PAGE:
In May 2021, fellow blogsite Academic Masters laid out a challenge to develop a proposal for healthcare reform. Although Academic Masters typically produces its own specified essays such as this for a fee, Fixing U.S. Healthcare would like to respond to the challenge gratis!
The United States continues to experience challenges with respect to health reform. There is considerable agreement on the need for health reform; however, there is an appreciable divide with respect to how to best achieve reform. Discussions on strategies for reform include a repeal of current legislation (the ACA), the implementation of a universal plan, and various “fixes” to the ACA.
Many would suggest that a repeal of the current system would be most appropriate, while others support efforts to “fix” the current ACA. The health organization you work for has asked you to develop a comprehensive proposal for healthcare reform.
The U.S. expends more of its Gross Domestic Product on healthcare than any other developed nation. However, the superior amount of spending has not resulted in superior outcomes when compared to other countries. In addition to higher costs, the U.S. is the only developed country that does not offer universal health to its citizens. There has been a significant amount of discourse with respect to the pros and cons of universal coverage. Those who oppose universal coverage often refer to the Canadian, single-payer system and its challenges, such as high tax liabilities for citizens, its long wait times, and the perception of the single payer system as socialized medicine. However, those in favor of universal coverage argue that the single payer system is not socialized medicine and its costs relative to the current system in the U.S. is more cost effective. Moreover, the single payer system is only one form of universal coverage. Countries that consistently rank high in terms of positive health outcomes often employ a multi-payer universal system as opposed to a single-payer system.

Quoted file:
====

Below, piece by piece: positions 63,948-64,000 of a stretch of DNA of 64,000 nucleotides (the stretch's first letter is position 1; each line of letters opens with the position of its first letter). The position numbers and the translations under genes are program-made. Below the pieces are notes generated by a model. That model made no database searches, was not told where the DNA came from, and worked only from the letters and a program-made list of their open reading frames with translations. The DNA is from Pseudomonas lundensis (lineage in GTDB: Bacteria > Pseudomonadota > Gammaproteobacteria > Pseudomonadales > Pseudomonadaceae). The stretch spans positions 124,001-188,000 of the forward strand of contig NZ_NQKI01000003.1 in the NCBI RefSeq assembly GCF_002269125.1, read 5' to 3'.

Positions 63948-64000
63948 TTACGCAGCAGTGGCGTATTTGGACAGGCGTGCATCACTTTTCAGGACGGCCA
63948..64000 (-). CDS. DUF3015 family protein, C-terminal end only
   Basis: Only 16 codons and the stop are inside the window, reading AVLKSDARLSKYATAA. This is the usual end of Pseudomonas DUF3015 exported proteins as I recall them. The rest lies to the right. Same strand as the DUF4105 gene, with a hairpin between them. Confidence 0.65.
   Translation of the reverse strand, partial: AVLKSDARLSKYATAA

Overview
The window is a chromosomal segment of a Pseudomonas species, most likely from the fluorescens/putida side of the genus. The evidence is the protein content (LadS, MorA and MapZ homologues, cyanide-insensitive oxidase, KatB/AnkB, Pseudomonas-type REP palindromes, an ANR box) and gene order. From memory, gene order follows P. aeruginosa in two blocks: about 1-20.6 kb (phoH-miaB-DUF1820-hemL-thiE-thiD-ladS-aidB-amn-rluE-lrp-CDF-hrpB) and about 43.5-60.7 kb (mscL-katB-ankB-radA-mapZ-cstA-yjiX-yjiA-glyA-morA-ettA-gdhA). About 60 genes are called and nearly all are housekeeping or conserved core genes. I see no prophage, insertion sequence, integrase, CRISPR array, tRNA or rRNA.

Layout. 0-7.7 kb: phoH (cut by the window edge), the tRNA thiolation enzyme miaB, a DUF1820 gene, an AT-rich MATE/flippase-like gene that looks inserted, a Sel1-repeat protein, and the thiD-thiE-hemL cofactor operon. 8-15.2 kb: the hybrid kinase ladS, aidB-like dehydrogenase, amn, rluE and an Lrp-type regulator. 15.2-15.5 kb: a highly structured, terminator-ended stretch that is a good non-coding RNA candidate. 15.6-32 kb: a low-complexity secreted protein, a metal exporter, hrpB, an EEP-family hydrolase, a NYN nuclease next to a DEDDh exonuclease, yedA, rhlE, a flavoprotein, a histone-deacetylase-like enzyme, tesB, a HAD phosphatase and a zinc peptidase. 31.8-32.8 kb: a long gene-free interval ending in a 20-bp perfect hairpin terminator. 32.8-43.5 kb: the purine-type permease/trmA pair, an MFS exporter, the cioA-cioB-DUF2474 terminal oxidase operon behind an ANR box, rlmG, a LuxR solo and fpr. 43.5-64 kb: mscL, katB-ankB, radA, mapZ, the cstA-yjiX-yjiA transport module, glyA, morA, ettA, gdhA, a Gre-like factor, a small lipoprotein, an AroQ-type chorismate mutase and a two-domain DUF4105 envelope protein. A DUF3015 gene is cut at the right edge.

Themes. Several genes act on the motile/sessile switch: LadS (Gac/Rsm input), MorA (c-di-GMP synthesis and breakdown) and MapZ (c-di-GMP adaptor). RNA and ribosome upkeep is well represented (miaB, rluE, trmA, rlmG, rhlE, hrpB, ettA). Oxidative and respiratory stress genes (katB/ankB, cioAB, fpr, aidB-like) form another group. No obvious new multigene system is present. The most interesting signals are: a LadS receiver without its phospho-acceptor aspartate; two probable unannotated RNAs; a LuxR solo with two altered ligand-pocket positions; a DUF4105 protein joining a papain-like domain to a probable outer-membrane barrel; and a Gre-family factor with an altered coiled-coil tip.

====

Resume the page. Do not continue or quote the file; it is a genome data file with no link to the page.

You will analyze the current literature on the health system in the U.S. Your final project will include a paper, a voiceover PowerPoint presentation, and an infographic of your proposed solution. Possible solutions include a single payer universal plan, a multi-payer universal plan, a potential enhancement to the ACA such as adding a public option, Medicare for all, or a complete repeal of the current law.
The 3 Deliverables – Fixing U.S. Healthcare’s Proposal
1. A paper that includes the challenges facing the U.S. in terms of balancing the iron triangle of health – Costs, Access, and Quality. This blog post addresses the following, as specified:
- An examination of current policy: See “Why is U.S. healthcare so expensive?”
- A discussion of whether healthcare should be considered a right or a privilege: See “Neither – it’s a public good” in “Annual Review December 2020”
- A discussion of the role of special interest groups on health reform: See “Finger Pointing at Whom to Blame”
- Articulate the significance of the involvement the Congressional Budget Office in determining the cost effectiveness of reform: See “Predicted Cost Overruns” in “Best Arguments against Single-Payer Healthcare”
- Explain the importance of considering existing privacy laws in reform efforts: Fixing U.S. Healthcare has not addressed this issue (and fails to grasp its relevance)
- Describe and justify your potential solution to current challenges facing the U.S., including resource allocation: See below “The Routine Part is a Process, not a Product”
2. A voiceover PowerPoint presentation that summarizes the major challenges facing the U.S. in terms of balancing the iron triangle of health, a comparison of various possible solutions, and your proposed solutions.
- View “The Big Fix,” as a model for civic engagement, multi-faceted reform processes, and (unmet) need for ongoing cycles of improvement to continually address access, cost, quality, value, efficiency.
3. An infographic that outlines your final proposed solution to the current challenges facing the U.S. in terms of balancing the iron triangle of health.